Sunday, 28 September 2014

A Sunday Morning Bug Hunt

There are still plenty of creepy crawlies in the meadows if you look hard enough. This mornings bug hunt came up with Spiders, Crane Flies, Bees, Wasps, Hoverflies and Grasshoppers. Taking photographs of this little beasts is quite addictive.







Friday, 26 September 2014

Getting Closer to Dragons

We are coming to the end of Dragonfly season and, as the days get cooler, the chances of seeing one get worse and worse. And so, because I find these incredible creatures completely addictive, I thought I would post a few of my favourite close-ups.








Thursday, 25 September 2014

No Crowds and No Pool!

Dancing Ledge is one of the most famous old quarries on the Isle of Purbeck and also one of the most visited. Rightly so too, it is a very special place with plenty of history and superb views along the coast and out to sea. One thing Dancing Ledge does not have however is firepower! Hedbury Quarry, a little further to the west than Dancing Ledge, is quieter, a little more rugged and, most importantly, it has a cannon!






Monday, 22 September 2014

Beards & Spoons

Bearded Tits and Spoonbills, both birds are new to me and both are not easy to get close to. The Bearded Tits were easier, especially the beautifully marked female, who insisted on checking me out and was never more than a couple of meters away. The male however, sporting a fine moustache, was far more difficult and decided to keep partially hidden a little further away. Quick little birds too, making them great fun to play with.
After this, the Spoonbills were a bonus. They spent their time quite a way away, but it was still a treat to see them.
Male Bearded Tit
Female Bearded Tit
Female Bearded Tit
Spoonbills

Sunday, 21 September 2014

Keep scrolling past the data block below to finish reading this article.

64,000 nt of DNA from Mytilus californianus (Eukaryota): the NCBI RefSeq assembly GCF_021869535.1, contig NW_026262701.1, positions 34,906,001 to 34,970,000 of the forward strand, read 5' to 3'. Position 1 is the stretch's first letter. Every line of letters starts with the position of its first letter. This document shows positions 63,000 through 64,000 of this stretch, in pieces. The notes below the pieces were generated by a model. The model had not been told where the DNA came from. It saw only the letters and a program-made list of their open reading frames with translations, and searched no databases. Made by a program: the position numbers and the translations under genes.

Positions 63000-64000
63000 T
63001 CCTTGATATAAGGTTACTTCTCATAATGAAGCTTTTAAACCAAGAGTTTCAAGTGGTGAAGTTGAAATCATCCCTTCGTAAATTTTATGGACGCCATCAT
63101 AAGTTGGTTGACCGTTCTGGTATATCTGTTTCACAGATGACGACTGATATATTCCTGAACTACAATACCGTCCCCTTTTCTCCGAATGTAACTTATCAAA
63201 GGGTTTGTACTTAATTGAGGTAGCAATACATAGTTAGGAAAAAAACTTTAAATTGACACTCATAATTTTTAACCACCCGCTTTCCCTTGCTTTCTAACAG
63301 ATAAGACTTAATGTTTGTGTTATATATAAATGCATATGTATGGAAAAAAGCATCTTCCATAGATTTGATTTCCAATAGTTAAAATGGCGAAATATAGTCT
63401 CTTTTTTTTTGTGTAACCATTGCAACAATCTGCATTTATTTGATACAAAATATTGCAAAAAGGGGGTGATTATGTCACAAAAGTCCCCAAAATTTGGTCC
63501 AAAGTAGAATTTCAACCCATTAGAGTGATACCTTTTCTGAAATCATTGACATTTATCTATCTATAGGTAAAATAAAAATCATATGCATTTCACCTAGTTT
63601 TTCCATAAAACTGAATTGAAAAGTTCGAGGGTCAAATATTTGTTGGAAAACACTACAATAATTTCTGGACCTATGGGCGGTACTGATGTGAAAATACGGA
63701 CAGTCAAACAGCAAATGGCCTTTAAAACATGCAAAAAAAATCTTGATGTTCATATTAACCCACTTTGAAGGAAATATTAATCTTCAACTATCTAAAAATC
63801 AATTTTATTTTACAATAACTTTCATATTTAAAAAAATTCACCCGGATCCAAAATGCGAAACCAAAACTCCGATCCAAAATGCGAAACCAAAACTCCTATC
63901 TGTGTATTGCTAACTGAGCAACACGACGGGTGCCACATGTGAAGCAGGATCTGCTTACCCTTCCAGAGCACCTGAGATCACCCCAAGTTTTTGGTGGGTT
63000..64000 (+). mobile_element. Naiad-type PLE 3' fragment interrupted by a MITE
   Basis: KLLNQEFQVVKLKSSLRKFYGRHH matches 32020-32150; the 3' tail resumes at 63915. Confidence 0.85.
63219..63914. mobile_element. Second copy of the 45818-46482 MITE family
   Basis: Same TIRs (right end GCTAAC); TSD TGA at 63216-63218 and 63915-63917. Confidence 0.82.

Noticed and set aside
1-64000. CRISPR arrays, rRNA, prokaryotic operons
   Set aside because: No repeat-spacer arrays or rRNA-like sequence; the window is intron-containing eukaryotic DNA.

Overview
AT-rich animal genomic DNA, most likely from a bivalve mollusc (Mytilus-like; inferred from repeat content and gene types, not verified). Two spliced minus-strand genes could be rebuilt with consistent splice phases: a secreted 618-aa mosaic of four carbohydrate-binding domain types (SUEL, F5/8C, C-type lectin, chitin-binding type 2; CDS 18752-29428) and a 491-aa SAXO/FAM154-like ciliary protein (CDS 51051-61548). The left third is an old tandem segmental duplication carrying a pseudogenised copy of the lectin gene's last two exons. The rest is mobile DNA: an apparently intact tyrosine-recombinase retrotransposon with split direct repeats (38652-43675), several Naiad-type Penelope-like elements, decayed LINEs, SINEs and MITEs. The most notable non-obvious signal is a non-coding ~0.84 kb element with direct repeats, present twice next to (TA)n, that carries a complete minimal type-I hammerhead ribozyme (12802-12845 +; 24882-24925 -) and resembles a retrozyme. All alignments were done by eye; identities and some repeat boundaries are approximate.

Povington Hill and the Whiteway

Today for The Swanage & Purbeck Walking Festival, I took a particularly nice group of people to Tyneham. Now there are many ways to walk to Tyneham, the deserted village that lies in a remote valley on the western edge of the Isle of Purbeck, but today we chose one of the best.
Starting at Povington Hill we walked westward along the Whiteway ridge heading for Flowers Barrow, an Iron Age hill fort that was built over two and a half thousand years ago and is now slowly falling into the sea. The views along the ridge to the north and south are wonderful enough but when you arrive at Flowers Barrow you are in for a real treat.
Once we managed to tear ourselves away from Flowers it was time for the decent into Warbarrow Bay and this takes a great deal of care. The path is steep and on a wetter day would be far too dangerous to use. For us today it was fine, but this is not a path to rush down.
Warbarrow Bay itself is worth the walk, it is very picturesque and, because of its remoteness, never seems to get too busy.
From here the walk to Tyneham is easy. A lane runs between the bay and the village and is only a mile long but it takes a while to see the first of the ruined building as you walk through the trees..
By Christmas Day 1943 Tyneham was deserted and it has stayed that way ever since, giving us an idea of what it may have been like to live in a small isolated village at that time.